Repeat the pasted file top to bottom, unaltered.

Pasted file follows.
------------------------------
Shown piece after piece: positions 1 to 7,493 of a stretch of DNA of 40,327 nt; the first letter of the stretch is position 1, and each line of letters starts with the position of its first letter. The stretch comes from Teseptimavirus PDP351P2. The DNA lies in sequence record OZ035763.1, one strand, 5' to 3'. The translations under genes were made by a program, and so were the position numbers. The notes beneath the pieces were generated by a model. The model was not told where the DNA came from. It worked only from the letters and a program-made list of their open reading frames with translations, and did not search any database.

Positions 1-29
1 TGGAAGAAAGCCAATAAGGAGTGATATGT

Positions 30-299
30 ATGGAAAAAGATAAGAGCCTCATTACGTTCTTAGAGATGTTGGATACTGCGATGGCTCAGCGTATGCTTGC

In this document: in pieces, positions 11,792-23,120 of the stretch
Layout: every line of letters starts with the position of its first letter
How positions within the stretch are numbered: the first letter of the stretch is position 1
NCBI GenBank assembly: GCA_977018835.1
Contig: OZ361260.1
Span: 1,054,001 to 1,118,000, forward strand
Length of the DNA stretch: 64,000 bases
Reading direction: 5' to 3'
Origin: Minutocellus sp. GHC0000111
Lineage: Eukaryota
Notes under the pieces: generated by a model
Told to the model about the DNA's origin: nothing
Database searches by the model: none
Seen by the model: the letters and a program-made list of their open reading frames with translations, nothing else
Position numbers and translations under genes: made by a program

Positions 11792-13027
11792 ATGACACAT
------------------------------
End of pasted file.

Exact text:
Shown piece after piece: positions 1 to 7,493 of a stretch of DNA of 40,327 nt; the first letter of the stretch is position 1, and each line of letters starts with the position of its first letter. The stretch comes from Teseptimavirus PDP351P2. The DNA lies in sequence record OZ035763.1, one strand, 5' to 3'. The translations under genes were made by a program, and so were the position numbers. The notes beneath the pieces were generated by a model. The model was not told where the DNA came from. It worked only from the letters and a program-made list of their open reading frames with translations, and did not search any database.

Positions 1-29
1 TGGAAGAAAGCCAATAAGGAGTGATATGT

Positions 30-299
30 ATGGAAAAAGATAAGAGCCTCATTACGTTCTTAGAGATGTTGGATACTGCGATGGCTCAGCGTATGCTTGC

In this document: in pieces, positions 11,792-23,120 of the stretch
Layout: every line of letters starts with the position of its first letter
How positions within the stretch are numbered: the first letter of the stretch is position 1
NCBI GenBank assembly: GCA_977018835.1
Contig: OZ361260.1
Span: 1,054,001 to 1,118,000, forward strand
Length of the DNA stretch: 64,000 bases
Reading direction: 5' to 3'
Origin: Minutocellus sp. GHC0000111
Lineage: Eukaryota
Notes under the pieces: generated by a model
Told to the model about the DNA's origin: nothing
Database searches by the model: none
Seen by the model: the letters and a program-made list of their open reading frames with translations, nothing else
Position numbers and translations under genes: made by a program

Positions 11792-13027
11792 ATGACACAT